An inventory is one of the most crucial documents you will have in your possession as a landlord. In order to prevent deposit disputes with your tenant and protect your investment, it is essential that you obtain your landlord’s guide and complete an inventory for your rental property.
The likelihood of a dispute is decided at the beginning of a tenancy, rather than the end. This is because an inventory must be prepared before any tenant moves into the property. During check-in, the tenants should utilise the inventory to walk around the home and note any changes which should be made to the report. During a tenancy, period inspections should be carried out in order to determine if any damage has occurred which is not reflected on the inventory, or if any maintenance is required to the property. At check out, the final condition of the rental property is compared to the initial inventory in order to determine if any deduction should be made to the tenant’s deposit. This can be conducted using innovative technology, such as a letting inventory app.
If you fail to have an inventory in place before your tenants move in, you will not have the evidence you need to provide to the deposit protection scheme should there be a dispute with your tenant over deposit deductions. Inventories are therefore crucial in the adjudication process, and will make resolution of conflict much quicker and easier. The faster the process is when the tenant checks out of the property as the tenancy ends, the smaller the void period will be between tenants, and the less rental income you will miss out on. In addition to this, not having inventory reports could breach the terms of your landlord insurance policy, depending on the type of cover and insurance provider you have chosen.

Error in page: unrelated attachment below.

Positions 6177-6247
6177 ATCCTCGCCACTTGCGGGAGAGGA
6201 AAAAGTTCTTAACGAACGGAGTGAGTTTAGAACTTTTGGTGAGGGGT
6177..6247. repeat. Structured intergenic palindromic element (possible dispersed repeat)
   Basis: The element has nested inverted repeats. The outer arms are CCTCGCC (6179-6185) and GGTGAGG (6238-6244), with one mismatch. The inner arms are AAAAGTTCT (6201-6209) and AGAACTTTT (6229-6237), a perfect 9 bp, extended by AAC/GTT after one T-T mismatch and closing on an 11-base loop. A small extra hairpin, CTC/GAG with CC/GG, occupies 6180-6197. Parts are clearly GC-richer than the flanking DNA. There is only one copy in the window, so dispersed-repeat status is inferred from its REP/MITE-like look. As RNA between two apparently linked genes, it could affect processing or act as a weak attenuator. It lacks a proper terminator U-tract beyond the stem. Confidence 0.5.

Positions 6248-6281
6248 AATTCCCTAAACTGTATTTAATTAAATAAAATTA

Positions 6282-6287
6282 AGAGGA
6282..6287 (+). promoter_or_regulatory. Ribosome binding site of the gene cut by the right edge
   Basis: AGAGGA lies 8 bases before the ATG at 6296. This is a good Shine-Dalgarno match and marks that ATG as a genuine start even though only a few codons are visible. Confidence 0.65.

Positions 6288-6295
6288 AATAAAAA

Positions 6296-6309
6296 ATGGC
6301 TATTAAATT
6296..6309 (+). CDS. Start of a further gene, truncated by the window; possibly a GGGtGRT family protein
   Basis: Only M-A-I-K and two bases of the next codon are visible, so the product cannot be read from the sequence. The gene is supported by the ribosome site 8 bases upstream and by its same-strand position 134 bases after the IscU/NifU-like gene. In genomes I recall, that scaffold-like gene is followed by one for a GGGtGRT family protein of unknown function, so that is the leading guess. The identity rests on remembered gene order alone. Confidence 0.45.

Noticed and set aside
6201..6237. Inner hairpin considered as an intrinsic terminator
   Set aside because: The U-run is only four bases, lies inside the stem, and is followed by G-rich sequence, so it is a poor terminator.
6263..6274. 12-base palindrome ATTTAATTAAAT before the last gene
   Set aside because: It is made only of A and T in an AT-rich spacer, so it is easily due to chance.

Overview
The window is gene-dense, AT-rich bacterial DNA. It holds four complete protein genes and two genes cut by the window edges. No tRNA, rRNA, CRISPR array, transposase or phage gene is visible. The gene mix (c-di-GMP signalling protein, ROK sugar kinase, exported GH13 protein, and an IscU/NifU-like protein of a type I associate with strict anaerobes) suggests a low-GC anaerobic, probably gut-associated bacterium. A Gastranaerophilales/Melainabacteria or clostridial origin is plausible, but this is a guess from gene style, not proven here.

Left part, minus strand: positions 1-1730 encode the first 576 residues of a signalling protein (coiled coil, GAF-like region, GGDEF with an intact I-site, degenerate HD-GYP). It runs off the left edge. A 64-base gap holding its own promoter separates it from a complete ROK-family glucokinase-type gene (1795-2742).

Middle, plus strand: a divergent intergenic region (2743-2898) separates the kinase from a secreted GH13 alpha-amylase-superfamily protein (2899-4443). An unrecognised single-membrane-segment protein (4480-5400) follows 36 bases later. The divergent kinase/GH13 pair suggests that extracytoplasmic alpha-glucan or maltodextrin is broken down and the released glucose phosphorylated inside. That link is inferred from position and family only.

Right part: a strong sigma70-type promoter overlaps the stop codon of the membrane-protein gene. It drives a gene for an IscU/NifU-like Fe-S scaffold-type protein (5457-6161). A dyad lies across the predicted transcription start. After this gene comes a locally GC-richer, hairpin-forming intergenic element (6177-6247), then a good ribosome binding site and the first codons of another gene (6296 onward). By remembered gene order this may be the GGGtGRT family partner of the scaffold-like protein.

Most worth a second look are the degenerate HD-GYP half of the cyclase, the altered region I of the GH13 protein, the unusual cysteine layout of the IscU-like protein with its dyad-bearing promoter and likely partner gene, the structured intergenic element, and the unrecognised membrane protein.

An adequate inventory report will be unbiased, and composed to a professional level. It should describe and list the condition and quality of the property’s fittings, fixtures, decor and contents for both the exterior and interior of the home. It is vital that the inventory does actually describe the items, rather than being just a list of the items located within the home.
According to statistics, 85 per cent of disputes with tenants involve cleaning, so it is vital to include photographs within your inventory. In addition to this, it is important to include the disclaimers and serial numbers of meters at the property, as well as a declaration page for the collection of signatures on the last page of the report.
It is crucial that the inventory is signed, agreed and checked before the tenants move into the property, and they should use this report to go through each room within the property, as well as to make any appropriate amendments to the report as required. Both parties must then agree to these changes, and include any photographs.
When the inventory report is signed and fully agreed, then the letting agent or landlord can finally hand over the keys to the property to the tenant.
It is also important to note that many claims for deductions to tenant deposits are rejected due to the absence of the tenant’s signature on the inventory report.
As part of a landlord’s responsibilities, they should conduct inspections of the property regularly, in order to ensure that the renter is not breaching their tenancy agreement, and that the property is being well looked after. Periodic inspections will also flag any maintenance issues which need to be resolved, and they should be conducted every three or six months. However, ensure that you provide your tenants with a minimum of 24 hours notice prior to an inspection, and that they give their permission. Landlords should also communicate and document any issues which can be used as evidence later, checking for missing items, damage and cleanliness of the home.
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